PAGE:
Smoking, Drugs, Alcohol
Don’t! Here’s why:
- Women who stop smoking greatly reduce their risk of dying prematurely.
- Cigarette smoking is the major cause of lung cancer among women. About 90% of all lung cancer deaths among U.S. women smokers are attributable to smoking.
- Smoking is a major cause of coronary heart disease among women.
- Women smokers have natural menopause at a younger age than do nonsmokers, and they may experience more severe menopausal symptoms.
- Women who smoke have an increased risk for having problems getting pregnant.
- Ladies who smoke during pregnancy risk major pregnancy complications, premature births, low-birth-weight babies, stillbirth, and infant death.
- Studies show a link between smoking and the risk of sudden infant death syndrome among the children of women who smoked during pregnancy.
- Women who smoke have a higher risk for ectopic pregnancy and spontaneous abortion.
- Ladies who smoke are more likely to have rheumatoid arthritis.
- Smoking stains your teeth, gives you bad breath and makes your clothes, skin, and hair smell bad - who would want to kiss that?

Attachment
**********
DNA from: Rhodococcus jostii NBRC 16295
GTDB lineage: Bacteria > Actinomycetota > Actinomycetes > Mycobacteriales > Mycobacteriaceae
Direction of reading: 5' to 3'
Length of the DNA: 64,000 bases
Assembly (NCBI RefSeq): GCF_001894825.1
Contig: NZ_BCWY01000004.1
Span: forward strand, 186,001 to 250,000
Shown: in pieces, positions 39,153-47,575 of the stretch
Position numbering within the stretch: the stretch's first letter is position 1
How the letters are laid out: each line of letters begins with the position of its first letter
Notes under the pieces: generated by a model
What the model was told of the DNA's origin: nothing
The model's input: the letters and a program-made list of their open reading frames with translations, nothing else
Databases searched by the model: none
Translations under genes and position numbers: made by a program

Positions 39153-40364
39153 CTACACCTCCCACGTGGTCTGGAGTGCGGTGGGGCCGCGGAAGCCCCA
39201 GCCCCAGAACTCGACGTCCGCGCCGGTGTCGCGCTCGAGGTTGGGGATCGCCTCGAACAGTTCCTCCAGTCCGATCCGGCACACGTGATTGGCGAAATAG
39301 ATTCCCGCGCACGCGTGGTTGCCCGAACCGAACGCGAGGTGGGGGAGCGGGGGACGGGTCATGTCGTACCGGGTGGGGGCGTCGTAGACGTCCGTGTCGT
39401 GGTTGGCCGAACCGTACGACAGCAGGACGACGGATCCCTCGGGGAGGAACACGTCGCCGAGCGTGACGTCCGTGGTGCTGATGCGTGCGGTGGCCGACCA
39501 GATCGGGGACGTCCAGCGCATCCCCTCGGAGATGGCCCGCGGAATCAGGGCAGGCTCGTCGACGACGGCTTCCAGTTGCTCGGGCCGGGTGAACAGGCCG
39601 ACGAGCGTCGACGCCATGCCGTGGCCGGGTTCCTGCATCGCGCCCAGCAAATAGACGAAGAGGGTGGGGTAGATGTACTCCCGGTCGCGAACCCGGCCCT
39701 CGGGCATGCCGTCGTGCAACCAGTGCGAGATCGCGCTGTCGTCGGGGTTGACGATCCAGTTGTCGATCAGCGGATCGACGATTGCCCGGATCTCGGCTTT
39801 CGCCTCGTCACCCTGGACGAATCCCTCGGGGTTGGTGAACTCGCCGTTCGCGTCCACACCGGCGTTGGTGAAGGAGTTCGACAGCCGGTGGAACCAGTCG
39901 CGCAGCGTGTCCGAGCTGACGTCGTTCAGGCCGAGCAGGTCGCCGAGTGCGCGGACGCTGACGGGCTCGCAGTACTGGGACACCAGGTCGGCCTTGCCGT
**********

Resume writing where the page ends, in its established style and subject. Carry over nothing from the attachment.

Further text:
Just A Sip!
Nope. There is no known safe amount of alcohol to drink while planning to become pregnant or if you are sexually active and do not use effective birth control. There is also no safe time during pregnancy to drink and no safe kind of alcohol.
Consuming alcohol during pregnancy can:
- cause a miscarriage.
- cause a stillbirth.
- result in low-birth weight.
- cause the baby to have abnormal facial features.
- affect baby’s brain development.
If a woman is drinking alcohol during pregnancy, it is never too late to stop. The sooner a woman stops drinking, the better it will be for both her baby and herself.
Taking drugs even once in a while or in small dosages can be harmful to you. Drugs can cause damage to your organs and lead to serious infections.
Using drugs during pregnancy can cause:
- a baby to be born too soon or too small.
- a miscarriage.
- withdrawal symptoms for you and your baby.
- birth defects.
- learning and behavior problems in your child.
Page last updated: April 12, 2017